Online advertising, particularly targeted advertising, underpins the internet economy and funds most of the free content and services internet users rely on. However, many users attempt to freeload by using ad-blockers on websites, thereby gaining access to content for free without allowing online businesses to receive compensation from advertising. Many sites have responded to the growing use of ad-blockers by requiring users to disable ad-blockers on their site before they can gain access. Unfortunately, the European Parliament has backed an amendment to the ePrivacy Regulation, a forthcoming privacy law, that would require online services using targeted advertising to offer users “other fair and reasonable options” to access their services without these ads. In effect, this proposal would prohibit online businesses from simply blocking users who use ad-blockers.
MEPs’ e-Privacy Amendment Would Penalize Sites Who Block Ad-Blockers
Nick Wallace is a senior policy analyst at the Center for Data Innovation. He previously worked as a government technology policy analyst at Ovum, a global consultancy based in London. He has a master’s degree in public policy jointly awarded from the Central European University in Budapest and the Institut Barcelona d’Estudis Internacionals and a bachelor’s degree in politics from Liverpool John Moores University. Wallace speaks English, Spanish, and German.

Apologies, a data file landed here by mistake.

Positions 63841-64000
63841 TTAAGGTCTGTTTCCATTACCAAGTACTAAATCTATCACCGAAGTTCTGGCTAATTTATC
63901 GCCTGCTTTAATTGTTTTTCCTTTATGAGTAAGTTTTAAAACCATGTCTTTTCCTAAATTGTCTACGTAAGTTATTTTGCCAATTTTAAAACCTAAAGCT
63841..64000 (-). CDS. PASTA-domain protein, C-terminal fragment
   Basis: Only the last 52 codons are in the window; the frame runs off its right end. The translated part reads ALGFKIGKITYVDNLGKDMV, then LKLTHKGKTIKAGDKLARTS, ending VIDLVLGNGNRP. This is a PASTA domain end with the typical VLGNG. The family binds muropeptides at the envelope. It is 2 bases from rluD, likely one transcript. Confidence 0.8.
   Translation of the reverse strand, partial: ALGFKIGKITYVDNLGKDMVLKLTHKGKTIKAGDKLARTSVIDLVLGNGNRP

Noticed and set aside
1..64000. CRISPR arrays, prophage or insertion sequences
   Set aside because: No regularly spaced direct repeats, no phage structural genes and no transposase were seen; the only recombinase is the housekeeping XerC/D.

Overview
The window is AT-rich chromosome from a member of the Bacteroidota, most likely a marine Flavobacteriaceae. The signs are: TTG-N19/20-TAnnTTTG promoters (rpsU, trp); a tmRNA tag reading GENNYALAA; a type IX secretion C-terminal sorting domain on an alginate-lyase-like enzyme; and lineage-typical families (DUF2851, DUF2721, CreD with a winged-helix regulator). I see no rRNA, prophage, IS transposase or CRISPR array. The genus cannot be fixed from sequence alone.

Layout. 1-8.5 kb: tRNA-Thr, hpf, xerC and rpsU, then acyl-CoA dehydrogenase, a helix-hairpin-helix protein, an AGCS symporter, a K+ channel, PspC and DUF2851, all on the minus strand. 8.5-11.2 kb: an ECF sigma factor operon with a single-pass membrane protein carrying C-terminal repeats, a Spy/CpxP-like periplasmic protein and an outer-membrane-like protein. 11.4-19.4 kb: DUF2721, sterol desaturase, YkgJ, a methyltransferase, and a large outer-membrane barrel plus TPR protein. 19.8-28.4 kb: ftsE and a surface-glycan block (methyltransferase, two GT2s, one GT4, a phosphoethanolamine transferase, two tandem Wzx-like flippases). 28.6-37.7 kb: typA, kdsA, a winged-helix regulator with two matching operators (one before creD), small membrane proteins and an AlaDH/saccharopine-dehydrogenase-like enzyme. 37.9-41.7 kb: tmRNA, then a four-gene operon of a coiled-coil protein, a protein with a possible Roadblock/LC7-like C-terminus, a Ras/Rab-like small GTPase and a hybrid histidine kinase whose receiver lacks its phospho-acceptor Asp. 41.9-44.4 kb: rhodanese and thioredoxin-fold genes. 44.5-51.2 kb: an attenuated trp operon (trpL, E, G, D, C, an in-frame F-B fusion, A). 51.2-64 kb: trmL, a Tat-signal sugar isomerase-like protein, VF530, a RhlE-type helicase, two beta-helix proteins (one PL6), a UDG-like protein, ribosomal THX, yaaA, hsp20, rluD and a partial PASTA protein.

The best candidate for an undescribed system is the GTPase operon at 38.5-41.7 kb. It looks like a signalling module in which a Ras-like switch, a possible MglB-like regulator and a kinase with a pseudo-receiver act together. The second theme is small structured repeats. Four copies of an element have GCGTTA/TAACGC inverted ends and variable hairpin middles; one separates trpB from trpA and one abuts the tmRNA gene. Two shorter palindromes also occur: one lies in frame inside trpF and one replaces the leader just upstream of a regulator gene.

Daniel Castro is the director of the Center for Data Innovation and vice president of the Information Technology and Innovation Foundation. Mr. Castro writes and speaks on a variety of issues related to information technology and internet policy, including data, privacy, security, intellectual property, internet governance, e-government, and accessibility for people with disabilities. His work has been quoted and cited in numerous media outlets, including The Washington Post, The Wall Street Journal, NPR, USA Today, Bloomberg News, and Businessweek. In 2013, Mr. Castro was named to FedScoop’s list of “Top 25 most influential people under 40 in government and tech.” In 2015, U.S. Secretary of Commerce Penny Pritzker appointed Mr. Castro to the Commerce Data Advisory Council. Mr. Castro previously worked as an IT analyst at the Government Accountability Office (GAO) where he audited IT security and management controls at various government agencies. He contributed to GAO reports on the state of information security at a variety of federal agencies, including the Securities and Exchange Commission (SEC) and the Federal Deposit Insurance Corporation (FDIC). In addition, Mr. Castro was a Visiting Scientist at the Software Engineering Institute (SEI) in Pittsburgh, Pennsylvania where he developed virtual training simulations to provide clients with hands-on training of the latest information security tools. He has a B.S. in Foreign Service from Georgetown University and an M.S. in Information Security Technology and Management from Carnegie Mellon University.
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